Monday, April 30, 2007

Song of the Week: on Self-Worth!

"Imperfection" by Skillet,

"You're worth so much
It'll never be enough
To see what you have to give
How beautiful you are
Yet seem so far from everything
You're wanting to be
You're wanting to be

Tears falling down again
Tears falling down

You fall to your knees
You beg, you plead
Can I be somebody else
For all the times I hate myself?
Your failures devour your heart
In every hour, you're drowning
In your imperfection

You mean so much
That heaven would touch
The face of humankind for you
How special you are
Revel in your day
You're fearfully and wonderfully made
You're wonderfully made

Tears falling down again
Come let the healing begin

You fall to your knees
You beg, you plead
Can I be somebody else
For all the times I hate myself?
Your failures devour your heart
In every hour, you're drowning
In your imperfection

You're worth so much
So easily crushed
Wanna be like everyone else
No one escapes
Every breath we take
Dealing with our own skeletons, skeletons

You fall to your knees
You beg, you plead
Can I be somebody else
For all the times I hate myself?
Your failures devour your heart
In every hour, you're drowning
In your imperfection

Won't you believe, yeah
Won't you believe, yeah
All the things I see in you

You're not the only one
You're not the only one
Drowning in imperfection."

(lyrics © by the artist & used for educational purposes only)

Friday, April 27, 2007

Mental Health Tip of the Week: Improving Self-esteem

Above is a humorous characterization of self-esteem! :)
It occurs to me that sometimes individuals have trouble with esteeming ("liking") themselves because they are unaware of their worth! It would seem that if one could become convinced of their true and unconditional worth that one might more easily embark upon improving how they esteem ("like") themselves.
In the post before this one, the "Song of the Week" covers the theme of how difficult it is to come to grips with our true "worth." Below is a wealth of information from the National Mental Health Information Center on how to improve self-esteem.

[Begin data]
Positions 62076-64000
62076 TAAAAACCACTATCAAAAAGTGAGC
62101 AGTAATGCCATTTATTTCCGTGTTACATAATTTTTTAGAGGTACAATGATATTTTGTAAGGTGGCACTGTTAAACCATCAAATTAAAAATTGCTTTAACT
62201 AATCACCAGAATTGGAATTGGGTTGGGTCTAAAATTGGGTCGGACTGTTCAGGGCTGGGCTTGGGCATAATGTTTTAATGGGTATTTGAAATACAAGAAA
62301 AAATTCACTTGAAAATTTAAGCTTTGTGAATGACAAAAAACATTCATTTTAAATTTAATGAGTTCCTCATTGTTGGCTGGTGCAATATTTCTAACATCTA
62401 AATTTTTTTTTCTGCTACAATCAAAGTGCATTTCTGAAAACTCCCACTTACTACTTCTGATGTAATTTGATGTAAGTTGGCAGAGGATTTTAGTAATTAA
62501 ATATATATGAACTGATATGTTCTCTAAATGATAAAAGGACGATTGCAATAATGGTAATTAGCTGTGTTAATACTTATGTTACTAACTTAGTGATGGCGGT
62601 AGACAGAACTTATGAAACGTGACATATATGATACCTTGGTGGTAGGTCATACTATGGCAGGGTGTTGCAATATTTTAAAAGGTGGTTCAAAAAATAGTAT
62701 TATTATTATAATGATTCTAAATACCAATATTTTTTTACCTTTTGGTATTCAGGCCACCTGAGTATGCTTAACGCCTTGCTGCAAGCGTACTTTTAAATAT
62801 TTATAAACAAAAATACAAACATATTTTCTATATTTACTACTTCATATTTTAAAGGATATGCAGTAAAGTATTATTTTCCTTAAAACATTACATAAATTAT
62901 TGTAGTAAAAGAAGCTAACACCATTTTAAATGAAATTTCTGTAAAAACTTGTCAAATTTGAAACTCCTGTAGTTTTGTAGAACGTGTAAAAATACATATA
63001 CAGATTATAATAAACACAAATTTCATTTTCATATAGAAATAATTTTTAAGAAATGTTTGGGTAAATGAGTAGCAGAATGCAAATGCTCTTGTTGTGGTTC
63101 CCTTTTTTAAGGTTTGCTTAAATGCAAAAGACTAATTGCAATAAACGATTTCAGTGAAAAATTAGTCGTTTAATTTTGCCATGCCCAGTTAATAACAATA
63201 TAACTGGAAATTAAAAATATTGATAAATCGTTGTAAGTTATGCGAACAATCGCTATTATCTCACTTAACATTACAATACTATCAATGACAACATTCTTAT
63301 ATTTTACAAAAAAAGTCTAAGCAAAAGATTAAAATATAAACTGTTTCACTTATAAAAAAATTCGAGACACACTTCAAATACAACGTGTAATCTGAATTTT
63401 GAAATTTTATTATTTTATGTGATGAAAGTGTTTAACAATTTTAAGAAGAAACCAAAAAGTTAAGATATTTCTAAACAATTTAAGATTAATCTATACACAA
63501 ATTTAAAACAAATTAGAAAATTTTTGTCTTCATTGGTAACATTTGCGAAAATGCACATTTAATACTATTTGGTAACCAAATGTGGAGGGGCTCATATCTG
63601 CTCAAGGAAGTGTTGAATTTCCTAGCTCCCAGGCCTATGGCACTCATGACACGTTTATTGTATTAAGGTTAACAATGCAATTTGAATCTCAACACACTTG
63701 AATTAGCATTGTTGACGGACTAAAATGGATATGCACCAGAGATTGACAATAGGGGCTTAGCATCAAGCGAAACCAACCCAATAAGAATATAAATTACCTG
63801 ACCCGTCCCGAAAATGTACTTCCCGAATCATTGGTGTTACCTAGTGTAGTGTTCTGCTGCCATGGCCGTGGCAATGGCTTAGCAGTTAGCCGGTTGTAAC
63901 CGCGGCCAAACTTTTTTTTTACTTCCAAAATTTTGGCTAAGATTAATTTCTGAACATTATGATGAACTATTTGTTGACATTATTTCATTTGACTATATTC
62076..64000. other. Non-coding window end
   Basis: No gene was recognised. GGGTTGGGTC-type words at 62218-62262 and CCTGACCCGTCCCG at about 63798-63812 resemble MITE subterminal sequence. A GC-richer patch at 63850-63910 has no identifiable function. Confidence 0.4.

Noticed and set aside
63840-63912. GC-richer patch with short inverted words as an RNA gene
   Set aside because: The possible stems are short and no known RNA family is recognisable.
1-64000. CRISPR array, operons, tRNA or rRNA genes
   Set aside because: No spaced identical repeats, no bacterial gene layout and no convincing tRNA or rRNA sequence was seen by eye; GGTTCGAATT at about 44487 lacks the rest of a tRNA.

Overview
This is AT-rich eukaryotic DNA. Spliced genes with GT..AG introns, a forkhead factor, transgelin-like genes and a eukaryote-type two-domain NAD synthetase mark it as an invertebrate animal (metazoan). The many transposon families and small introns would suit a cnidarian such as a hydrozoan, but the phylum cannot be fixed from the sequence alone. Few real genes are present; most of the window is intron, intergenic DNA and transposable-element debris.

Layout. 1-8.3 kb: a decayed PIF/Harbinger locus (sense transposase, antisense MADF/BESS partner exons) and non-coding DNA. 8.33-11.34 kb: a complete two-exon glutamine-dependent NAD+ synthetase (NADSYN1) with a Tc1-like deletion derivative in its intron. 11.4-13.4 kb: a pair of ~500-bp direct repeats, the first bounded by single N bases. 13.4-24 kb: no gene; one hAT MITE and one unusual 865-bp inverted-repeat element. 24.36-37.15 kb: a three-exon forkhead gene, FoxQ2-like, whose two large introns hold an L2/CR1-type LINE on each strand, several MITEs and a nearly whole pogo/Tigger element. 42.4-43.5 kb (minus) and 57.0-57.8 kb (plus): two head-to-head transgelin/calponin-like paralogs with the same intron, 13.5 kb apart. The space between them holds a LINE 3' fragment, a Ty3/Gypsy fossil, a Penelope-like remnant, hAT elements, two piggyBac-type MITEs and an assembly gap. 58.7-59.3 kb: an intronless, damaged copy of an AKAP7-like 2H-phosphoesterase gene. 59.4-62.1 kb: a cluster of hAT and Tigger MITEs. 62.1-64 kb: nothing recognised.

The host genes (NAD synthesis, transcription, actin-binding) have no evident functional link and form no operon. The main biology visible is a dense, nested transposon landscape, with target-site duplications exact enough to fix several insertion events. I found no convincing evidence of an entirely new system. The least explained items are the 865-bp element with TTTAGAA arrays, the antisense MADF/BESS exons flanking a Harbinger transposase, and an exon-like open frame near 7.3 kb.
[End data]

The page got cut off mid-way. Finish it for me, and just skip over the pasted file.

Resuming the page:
Things You Can Do Right Away—Every Day—to Raise Your Self-esteem:

Pay attention to your own needs and wants. Listen to what your body, your mind, and your heart are telling you. For instance, if your body is telling you that you have been sitting down too long, stand up and stretch. If your heart is longing to spend more time with a special friend, do it. If your mind is telling you to clean up your basement, listen to your favorite music, or stop thinking bad thoughts about yourself, take those thoughts seriously.
Take very good care of yourself. As you were growing up you may not have learned how to take good care of yourself. In fact, much of your attention may have been on taking care of others, on just getting by, or on "behaving well." Begin today to take good care of yourself. Treat yourself as a wonderful parent would treat a small child or as one very best friend might treat another. If you work at taking good care of yourself, you will find that you feel better about yourself.

Here are some ways to take good care of yourself:

  • Eat healthy foods and avoid junk foods (foods containing a lot of sugar, salt, or fat).
  • Exercise. Moving your body helps you to feel better and improves your self-esteem. Arrange a time every day or as often as possible when you can get some exercise, preferably outdoors. You can do many different things. Taking a walk is the most common. If you have a health problem that may restrict your ability to exercise, check with your doctor before beginning or changing your exercise habits.
  • Do personal hygiene tasks that make you feel better about yourself–things like taking a regular shower or bath, washing and styling your hair, trimming your nails, brushing and flossing your teeth.
  • Have a physical examination every year to make sure you are in good health.
  • Plan fun activities for yourself. Learn new things every day.
  • Take time to do things you enjoy. You may be so busy, or feel so badly about yourself, that you spend little or no time doing things you enjoy--things like playing a musical instrument, doing a craft project, flying a kite, or going fishing. Make a list of things you enjoy doing. Then do something from that list every day. Add to the list anything new that you discover you enjoy doing.
  • Get something done that you have been putting off. Clean out that drawer. Wash that window. Write that letter. Pay that bill.
  • Do things that make use of your own special talents and abilities. For instance, if you are good with your hands, then make things for yourself, family, and friends. If you like animals, consider having a pet or at least playing with friends' pets.
  • Dress in clothes that make you feel good about yourself. If you have little money to spend on new clothes, check out thrift stores in your area.
  • Give yourself rewards—you are a great person.
  • Spend time with people who make you feel good about yourself--people who treat you well. Avoid people who treat you badly.
  • Make your living space a place that honors the person you are. Whether you live in a single room, a small apartment, or a large home, make that space comfortable and attractive for you. If you share your living space with others, have some space that is just for you--a place where you can keep your things and know that they will not be disturbed and that you can decorate any way you choose.